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Oh good, you like pastels. We do too - they are cool and calming.
Decatur Blue bigleaf hydrangea is a classic blue pastel from Georgia.
It's a remontant mophead, akin to Endless Summer and Penny Mac. Remontant means it will rebloom a second time later in the summer or, should a frost kill the first round of spring flowers, Decatur Blue will regrow and set flower buds again so you'll at least get that second round.
pastel blue or pink mohead
remontat - meaning it will rebloom to flower twice during long growing seasons
use as a substitute for any remontant mophead Hydrangea macrophylla
single specimen and accent use
large container use
grouping and massing - large swaths
flower and shrub borders
tolerant of salt spray so great for maritime climates
long flowering period
Decatur Blue bigleaf hydrangea, bigleaf hydrangea, french hydrangea, mophead hydrangea, hydrangea, hortensia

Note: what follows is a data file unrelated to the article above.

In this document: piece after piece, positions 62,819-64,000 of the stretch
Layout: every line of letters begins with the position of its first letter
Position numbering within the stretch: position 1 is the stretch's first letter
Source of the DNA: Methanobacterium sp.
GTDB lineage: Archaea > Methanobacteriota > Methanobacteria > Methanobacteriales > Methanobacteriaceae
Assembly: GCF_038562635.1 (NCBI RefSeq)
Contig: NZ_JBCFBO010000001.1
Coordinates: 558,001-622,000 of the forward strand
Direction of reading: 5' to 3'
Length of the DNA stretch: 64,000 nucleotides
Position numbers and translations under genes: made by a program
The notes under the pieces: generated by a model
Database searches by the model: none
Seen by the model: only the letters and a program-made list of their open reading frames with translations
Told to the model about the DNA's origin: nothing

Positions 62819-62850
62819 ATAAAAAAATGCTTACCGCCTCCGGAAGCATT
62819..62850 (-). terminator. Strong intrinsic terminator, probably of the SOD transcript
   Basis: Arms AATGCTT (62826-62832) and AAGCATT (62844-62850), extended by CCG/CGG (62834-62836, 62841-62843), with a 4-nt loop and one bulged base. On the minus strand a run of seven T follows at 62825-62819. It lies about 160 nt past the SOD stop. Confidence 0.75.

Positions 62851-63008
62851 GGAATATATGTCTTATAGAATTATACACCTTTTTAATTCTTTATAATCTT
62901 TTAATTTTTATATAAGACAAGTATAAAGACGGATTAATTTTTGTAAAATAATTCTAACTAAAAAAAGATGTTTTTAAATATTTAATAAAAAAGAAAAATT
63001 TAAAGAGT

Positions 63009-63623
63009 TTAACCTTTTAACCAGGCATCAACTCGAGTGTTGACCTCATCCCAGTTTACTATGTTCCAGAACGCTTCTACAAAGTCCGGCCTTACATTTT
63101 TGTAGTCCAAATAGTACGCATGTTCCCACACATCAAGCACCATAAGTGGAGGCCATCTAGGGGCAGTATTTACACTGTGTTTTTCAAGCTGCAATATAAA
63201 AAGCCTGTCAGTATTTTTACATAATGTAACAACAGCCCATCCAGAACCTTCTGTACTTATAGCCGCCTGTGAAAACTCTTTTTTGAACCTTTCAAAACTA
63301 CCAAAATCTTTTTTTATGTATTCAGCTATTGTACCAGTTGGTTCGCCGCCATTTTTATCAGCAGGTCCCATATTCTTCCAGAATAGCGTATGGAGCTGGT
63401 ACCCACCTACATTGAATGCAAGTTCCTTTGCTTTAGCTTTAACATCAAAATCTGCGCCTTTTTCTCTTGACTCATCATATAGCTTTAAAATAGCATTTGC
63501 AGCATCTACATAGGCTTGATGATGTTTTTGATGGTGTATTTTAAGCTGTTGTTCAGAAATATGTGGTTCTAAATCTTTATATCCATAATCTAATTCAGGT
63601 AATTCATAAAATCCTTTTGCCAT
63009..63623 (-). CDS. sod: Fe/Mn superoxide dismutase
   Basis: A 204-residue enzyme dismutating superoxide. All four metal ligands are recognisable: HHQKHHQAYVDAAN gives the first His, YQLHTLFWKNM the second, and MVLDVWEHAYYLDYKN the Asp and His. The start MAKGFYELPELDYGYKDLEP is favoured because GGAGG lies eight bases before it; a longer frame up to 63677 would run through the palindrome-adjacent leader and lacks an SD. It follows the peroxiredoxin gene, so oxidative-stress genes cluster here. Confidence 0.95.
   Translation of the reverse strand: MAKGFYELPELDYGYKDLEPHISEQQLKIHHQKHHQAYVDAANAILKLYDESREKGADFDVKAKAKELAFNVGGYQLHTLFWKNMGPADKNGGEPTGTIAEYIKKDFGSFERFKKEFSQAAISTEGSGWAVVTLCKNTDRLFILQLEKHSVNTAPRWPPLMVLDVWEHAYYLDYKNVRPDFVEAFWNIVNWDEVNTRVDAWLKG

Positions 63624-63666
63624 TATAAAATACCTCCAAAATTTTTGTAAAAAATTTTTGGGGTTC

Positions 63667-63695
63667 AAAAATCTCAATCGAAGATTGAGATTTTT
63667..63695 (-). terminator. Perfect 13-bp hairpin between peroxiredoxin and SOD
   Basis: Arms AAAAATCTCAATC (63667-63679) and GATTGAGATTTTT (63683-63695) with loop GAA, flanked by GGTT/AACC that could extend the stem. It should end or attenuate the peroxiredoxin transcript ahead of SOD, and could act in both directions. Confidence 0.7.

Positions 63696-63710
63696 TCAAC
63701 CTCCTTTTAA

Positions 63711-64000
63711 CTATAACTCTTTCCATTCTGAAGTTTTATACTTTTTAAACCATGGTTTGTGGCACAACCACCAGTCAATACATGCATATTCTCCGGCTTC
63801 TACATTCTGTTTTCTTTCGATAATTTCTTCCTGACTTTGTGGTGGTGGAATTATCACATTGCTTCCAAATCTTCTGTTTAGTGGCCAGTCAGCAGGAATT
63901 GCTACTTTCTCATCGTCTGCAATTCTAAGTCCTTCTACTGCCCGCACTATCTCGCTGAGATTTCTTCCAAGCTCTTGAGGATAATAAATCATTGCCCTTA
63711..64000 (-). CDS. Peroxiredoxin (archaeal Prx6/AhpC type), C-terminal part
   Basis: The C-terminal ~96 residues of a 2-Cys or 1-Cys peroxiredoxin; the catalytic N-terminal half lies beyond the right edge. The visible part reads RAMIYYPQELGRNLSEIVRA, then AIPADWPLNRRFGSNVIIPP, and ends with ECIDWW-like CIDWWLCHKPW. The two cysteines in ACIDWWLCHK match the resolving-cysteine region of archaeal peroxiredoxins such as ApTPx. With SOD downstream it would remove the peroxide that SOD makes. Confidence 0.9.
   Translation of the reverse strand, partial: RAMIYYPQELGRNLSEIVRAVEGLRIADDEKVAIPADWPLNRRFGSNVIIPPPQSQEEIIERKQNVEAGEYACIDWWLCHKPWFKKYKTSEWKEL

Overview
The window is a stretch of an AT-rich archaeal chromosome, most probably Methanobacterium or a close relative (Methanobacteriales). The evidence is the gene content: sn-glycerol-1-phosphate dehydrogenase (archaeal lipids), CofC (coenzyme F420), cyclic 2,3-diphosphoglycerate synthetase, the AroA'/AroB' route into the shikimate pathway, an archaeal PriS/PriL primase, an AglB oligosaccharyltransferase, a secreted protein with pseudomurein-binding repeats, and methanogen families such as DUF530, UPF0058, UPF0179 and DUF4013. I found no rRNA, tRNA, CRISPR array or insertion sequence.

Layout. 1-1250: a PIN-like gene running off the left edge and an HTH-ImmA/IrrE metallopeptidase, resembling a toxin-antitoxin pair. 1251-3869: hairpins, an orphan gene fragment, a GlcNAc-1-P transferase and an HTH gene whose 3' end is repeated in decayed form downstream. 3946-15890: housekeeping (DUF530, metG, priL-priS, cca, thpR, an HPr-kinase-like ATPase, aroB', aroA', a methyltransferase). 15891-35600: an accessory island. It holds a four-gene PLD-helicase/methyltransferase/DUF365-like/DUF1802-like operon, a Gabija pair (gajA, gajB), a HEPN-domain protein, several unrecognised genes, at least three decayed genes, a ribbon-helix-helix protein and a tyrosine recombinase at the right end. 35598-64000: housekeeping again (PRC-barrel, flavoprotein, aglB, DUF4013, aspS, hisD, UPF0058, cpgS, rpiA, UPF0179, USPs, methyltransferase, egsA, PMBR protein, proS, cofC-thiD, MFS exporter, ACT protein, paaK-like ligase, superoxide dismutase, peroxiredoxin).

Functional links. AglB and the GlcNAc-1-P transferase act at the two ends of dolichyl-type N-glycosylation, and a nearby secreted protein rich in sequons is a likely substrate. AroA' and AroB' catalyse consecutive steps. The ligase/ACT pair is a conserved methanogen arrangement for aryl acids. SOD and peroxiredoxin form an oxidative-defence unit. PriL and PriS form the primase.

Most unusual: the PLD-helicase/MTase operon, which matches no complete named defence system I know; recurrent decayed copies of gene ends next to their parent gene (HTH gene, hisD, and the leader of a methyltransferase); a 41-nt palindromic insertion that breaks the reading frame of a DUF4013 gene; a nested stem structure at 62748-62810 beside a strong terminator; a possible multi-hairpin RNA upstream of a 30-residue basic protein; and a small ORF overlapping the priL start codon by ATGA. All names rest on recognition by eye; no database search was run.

USDA Hardiness Zones
flowering shrub, deciduous
Spring: medium green
Summer: medium green
Fall Leaf Color Quality
Native to USA?
Soil Moisture Requirements
moist-but-draining, no standing water
Soil pH Requirements
acid, neutral, alkaline
sun, part shade, shade
To Make It Thrive
Give Decatur Blue rich soil plus consistent moisture in a soil that drains. It may require extra watering, but avoid standing water. Grow it in full shade or afternoon shade in the deep south (zones 8 and 9), not only for the foliage, but so the flowers don't get sun scald. Full sun is okay farther north. For flowering in cold climates, situate it in a warm sheltered location. During the ups and downs of spring temps here in Zone 8a - we cover to protect flower buds.
The flower color is not as you described, it's paler. Yes, I've come to the conclusion that Hydrangeas don't like to have their flower color profiled and clinically categorized like we humans try to do to everyone and everything. Please keep in mind that flower color varies widly and wildly depending on soil pH and the amount of aluminum actually in your soil, the amount of time aluminum has been availalbe to the plant (did you add Al only last month?), the unique propensity of how each cultivar reacts to Al, and if the flower heads get a touch of sunshine as they age.
The flower color is not as you described, it seems darker to me. Same issues as when it's paler; say after me, "a-lum-i-num-a-vail-a-bil-i-ty plus time plus cultivar plus a touch of sunshine."
This is science for sure, but also a whole lot of art. Enjoy the outcome Mother Nature deals!